' I Should Have Known Better '. That's me. Just a song. It doesn't mean a damn thing.

' Tell Me Why '. We needed another upbeat song and I just knocked it off. It was like a black, New York girl-group song.

' I'll Cry Instead '. I wrote that for 'A Hard Day's Night,' but Dick Lester didn't even want it. He resurrected 'Can't Buy Me Love' for that sequence instead. I like the middle-eight to that song, though that's about all I can say about it.

' No Reply '. Part of me suspects that I'm a loser and the other part of me thinks I'm God Almighty. I remember Dick James coming to me after this one and saying, 'you're getting much better now, that was a complete story'. Apparently, before that he thought my songs tended to, sort of, wander off.

' I Don't Want To Spoil The Party '. That was a very personal one of mine.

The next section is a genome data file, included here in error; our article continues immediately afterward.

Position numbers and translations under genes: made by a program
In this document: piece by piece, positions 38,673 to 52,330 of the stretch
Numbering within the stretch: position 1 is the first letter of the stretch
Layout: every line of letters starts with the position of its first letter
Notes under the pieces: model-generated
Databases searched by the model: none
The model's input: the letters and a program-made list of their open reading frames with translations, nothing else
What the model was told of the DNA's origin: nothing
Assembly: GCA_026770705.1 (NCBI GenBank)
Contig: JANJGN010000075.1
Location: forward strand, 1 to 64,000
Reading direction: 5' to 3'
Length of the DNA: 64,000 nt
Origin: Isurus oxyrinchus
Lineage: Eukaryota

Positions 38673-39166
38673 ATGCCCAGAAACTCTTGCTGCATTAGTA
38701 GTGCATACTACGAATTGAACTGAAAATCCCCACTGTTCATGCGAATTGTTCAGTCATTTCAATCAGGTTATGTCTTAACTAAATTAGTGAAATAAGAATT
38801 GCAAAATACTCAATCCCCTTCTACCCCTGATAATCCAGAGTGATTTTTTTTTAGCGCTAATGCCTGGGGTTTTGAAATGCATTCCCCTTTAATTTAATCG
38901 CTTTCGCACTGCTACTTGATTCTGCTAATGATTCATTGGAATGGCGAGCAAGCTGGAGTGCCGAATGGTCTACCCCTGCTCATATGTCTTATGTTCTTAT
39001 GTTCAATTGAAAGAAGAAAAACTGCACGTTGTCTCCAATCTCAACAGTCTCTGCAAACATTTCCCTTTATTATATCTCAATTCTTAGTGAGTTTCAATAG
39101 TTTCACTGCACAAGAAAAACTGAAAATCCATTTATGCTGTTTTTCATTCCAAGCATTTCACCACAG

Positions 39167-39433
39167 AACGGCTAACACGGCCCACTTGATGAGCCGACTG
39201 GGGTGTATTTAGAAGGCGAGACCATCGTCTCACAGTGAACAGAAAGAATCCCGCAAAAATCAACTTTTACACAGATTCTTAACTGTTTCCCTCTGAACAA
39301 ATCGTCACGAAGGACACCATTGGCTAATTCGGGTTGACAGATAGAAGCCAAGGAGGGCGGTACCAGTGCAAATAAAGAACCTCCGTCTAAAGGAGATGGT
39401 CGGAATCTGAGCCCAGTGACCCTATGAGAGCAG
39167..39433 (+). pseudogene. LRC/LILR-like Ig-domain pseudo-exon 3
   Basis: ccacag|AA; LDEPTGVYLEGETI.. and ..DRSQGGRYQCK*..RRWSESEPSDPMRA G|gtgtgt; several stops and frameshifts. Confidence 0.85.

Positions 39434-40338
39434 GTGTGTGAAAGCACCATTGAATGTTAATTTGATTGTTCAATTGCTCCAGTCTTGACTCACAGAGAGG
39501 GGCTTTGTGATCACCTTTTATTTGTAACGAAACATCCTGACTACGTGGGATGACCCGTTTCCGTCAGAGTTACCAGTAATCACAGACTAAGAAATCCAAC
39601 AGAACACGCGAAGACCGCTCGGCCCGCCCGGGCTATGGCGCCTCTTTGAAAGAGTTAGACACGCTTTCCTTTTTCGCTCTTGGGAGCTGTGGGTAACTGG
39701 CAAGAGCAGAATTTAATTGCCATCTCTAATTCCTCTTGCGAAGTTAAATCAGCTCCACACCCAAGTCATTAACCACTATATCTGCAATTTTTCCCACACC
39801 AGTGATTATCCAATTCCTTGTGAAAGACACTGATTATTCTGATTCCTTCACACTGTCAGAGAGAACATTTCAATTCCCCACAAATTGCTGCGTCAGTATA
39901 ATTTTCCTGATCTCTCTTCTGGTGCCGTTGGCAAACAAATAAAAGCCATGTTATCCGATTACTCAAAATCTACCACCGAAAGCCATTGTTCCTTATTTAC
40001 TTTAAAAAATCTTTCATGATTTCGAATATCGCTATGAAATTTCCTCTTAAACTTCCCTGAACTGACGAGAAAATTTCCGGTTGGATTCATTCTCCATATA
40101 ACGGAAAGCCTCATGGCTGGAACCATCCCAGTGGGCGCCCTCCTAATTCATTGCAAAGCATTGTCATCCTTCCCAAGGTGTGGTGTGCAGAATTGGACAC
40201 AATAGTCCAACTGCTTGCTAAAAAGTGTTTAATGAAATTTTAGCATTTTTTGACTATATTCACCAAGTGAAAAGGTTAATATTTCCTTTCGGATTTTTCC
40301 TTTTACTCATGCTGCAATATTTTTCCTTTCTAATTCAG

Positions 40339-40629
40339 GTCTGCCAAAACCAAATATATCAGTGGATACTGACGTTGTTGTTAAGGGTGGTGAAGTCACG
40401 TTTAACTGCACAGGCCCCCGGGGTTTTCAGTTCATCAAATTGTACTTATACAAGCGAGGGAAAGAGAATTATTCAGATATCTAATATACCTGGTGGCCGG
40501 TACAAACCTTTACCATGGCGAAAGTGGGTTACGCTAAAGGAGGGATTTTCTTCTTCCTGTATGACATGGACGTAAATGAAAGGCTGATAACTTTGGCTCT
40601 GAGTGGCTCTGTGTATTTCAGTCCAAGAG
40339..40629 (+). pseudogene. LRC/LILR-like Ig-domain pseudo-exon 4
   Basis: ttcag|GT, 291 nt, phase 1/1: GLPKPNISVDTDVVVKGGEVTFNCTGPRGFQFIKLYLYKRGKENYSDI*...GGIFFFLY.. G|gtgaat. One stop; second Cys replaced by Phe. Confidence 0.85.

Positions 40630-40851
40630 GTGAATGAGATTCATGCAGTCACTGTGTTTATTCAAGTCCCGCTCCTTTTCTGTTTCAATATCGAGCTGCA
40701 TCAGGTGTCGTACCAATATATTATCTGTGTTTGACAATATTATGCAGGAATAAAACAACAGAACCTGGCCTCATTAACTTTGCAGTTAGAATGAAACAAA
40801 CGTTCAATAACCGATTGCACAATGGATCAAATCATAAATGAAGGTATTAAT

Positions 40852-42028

' I Feel Fine ', I wrote, and this was the first time feedback was used on a record. I defy anybody to find a record, unless it's an old blues record in 1922, that used feedback that way. I claim it for the Beatles, before Hendrix, before The Who, before anybody.

' I'm A Loser '. Is me in my Dylan period, because the word 'clown' is in it. I objected to the word clown, because that was artsy-fartsy, but Dylan had used it, so I thought it was all right, and it rhymed with whatever I was doing.

' Baby's In Black '. Written together in the same room.

' Eight Days A Week '. Both of us wrote it. I think we wrote this when we were trying to write the title song for ' Help! ' because there was at one time the thought of calling the film, 'Eight Arms To Hold You.'